The series asks the question, ‘What does it mean for justice to be served in a country like Brazil?’ How do you try to answer it?
Doing justice is all about income distribution, in all places. Brazil is one of the countries with the highest concentration of income in the world. In the capitalist system, the ideas of meritocracy and the free market are a lie, and this has been clear for a long time. Every system is organised to accumulate capital, stratify society, restrict privileges and increase the exploitation between people. To make things worse, the groups that have their opportunities and privileges restricted and stolen are always the same: black people, women, the LGBTQIA+ community. As the society we have today is already totally corrupted and on the verge of social and climatic collapse, doing justice today, in Brazil or anywhere, means historical reparation. Today’s wealthy class accumulated capital by enslaving people, which is a crime, and they need to pay for it. They need to split the money.

How would you describe your writing process? Did you work with others on the series?
I have a team, usually a small one, because I tend to centralise the work. My logistical-creative challenge in making TV is to produce on an industrial scale, but in an artisanal way. For Justice: Misconduct, I wrote 28 episodes in one year. I had a collaborator for five months, but then I continued on my own. Each episode is about 40 pages long. When I’m writing a telenovela, I can’t be alone and then I have a team of three people, because the journey goes from 28 to 178 episodes and it takes about two years from start to finish.

In addition to my team, I have a constant exchange with the director and the production team, from the first pages written until the last chapter is aired.

How did you want to thread the stories of the four protagonists together?
What unites the stories in Justice: Misconduct is space. Screenwriting is always a game between Space x Time. In the case of Justice: Misconduct, time ‘repeats’ itself in the same space in four-episode blocks. To mark this period of time I use an ‘event’ in the city, for example a rainstorm, a car accident, an electricity blackout – events that take place in each of the four stories.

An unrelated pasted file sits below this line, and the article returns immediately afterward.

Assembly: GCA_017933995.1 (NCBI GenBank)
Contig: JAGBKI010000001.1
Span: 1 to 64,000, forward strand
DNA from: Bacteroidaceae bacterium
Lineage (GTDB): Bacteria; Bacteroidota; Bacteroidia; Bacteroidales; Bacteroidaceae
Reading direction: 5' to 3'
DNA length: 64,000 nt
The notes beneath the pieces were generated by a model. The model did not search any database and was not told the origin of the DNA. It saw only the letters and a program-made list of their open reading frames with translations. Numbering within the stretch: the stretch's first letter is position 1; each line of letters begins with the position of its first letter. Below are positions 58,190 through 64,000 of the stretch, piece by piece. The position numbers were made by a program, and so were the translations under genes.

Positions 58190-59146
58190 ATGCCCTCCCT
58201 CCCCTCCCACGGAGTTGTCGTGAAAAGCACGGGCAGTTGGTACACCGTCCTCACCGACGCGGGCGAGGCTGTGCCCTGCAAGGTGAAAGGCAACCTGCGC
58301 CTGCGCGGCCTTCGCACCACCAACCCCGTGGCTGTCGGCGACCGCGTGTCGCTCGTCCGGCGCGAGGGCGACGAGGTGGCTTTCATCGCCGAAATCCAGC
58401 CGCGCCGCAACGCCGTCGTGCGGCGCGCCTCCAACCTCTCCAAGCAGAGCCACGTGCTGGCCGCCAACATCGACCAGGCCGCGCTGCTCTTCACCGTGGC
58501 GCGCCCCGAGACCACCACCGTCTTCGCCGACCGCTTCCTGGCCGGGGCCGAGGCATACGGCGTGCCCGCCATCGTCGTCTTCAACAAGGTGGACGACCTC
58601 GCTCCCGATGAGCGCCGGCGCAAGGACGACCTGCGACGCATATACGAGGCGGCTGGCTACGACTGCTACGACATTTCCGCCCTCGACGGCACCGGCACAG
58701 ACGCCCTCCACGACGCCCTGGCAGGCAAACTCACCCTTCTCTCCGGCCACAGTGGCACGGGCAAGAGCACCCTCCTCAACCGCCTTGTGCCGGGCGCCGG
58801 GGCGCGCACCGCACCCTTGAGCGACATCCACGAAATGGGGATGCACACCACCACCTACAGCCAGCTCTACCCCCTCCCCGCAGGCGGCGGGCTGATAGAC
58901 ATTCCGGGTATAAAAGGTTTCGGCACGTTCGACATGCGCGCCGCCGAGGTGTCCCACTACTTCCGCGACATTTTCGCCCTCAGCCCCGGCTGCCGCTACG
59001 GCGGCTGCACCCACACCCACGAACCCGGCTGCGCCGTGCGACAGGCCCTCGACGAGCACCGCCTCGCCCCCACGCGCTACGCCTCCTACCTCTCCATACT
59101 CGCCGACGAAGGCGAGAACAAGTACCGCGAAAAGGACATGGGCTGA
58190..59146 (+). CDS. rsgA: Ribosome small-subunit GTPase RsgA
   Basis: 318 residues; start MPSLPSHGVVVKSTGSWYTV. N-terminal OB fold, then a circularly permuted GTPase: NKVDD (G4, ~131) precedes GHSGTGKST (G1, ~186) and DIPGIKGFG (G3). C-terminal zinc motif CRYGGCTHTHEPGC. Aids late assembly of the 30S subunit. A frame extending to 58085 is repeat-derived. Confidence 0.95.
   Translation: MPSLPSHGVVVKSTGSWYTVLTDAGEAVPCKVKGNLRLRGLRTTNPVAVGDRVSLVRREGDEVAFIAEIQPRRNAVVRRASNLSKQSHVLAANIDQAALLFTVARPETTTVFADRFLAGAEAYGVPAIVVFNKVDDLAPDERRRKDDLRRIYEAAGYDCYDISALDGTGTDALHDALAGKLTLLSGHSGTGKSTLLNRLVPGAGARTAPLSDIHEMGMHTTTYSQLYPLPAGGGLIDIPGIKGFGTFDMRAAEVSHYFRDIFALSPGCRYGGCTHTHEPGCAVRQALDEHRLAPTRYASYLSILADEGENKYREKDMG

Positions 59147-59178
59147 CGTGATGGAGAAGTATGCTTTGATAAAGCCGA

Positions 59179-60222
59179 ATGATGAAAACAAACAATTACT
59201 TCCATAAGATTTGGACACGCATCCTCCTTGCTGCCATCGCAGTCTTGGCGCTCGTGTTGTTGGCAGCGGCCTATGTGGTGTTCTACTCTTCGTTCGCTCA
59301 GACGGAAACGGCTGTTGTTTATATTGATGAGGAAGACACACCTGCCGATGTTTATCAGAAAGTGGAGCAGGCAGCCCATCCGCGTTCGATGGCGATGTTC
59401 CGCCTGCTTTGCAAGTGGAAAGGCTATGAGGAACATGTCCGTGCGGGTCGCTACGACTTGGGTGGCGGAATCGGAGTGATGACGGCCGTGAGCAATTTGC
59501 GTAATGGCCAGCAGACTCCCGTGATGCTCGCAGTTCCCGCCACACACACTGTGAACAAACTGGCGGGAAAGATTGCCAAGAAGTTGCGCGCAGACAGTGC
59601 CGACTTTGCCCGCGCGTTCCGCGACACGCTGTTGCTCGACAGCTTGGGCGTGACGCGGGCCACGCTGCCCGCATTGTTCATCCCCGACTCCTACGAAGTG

What can you tell us about how the characters move through the story – separately or together?
Each story has the person who goes to prison, but it also has a related character who stays out of jail. In other words, each plot actually involves two people (or more). The criminal and the victim, the thief and the person who was robbed. When the incarcerated character gets out of prison, in all four stories there is a reunion that demands forgiveness or awakens the desire for revenge.

How involved were you through production? Are there key elements you like to be involved with?
For me, the partnership between screenwriter, direction and production is fundamental and very stimulating. The exchange with [director] Gustavo Fernández was incredible, from the script to the location trip, the choice of actors and costumes. After following the creation of the costumes – in the case of Justice: Misconduct with the fantastic Marie Salles – I distance myself from the process. I’m never present at the recordings, because I feel like I have nothing to add. I go back to edit.

Playing with production is one of the challenges I love most about being a screenwriter. I want to adapt! Producer Luciana Monteiro is a partner in many projects and I greatly admire the lightness with which she handles such complex and heavy processes. If there is a problem, the cheapest and most efficient way to resolve it, whenever possible, is in the script.

Murilo Benicio as Jayme

Did you have specific thoughts on how the series should look?
I trust my partners. My text has no indication of the camera, almost no information about scenery, location, zero description of scene movement. Nor do I use any indication of how the actor should deliver this or that line or interpret a scene. However, I have agreed with all the departments, from casting to direction to continuity, that the text must not be altered.

Furthermore, I am always open to being surprised by the process. As I’m involved in choosing the location and the cast, much of what will happen is already pre-defined, but the recording process is, thankfully, extremely lively and, with the partners I’ve had to date, I’ve always been surprised for the better.

What can you tell us about the locations of the series and how it is used in the drama?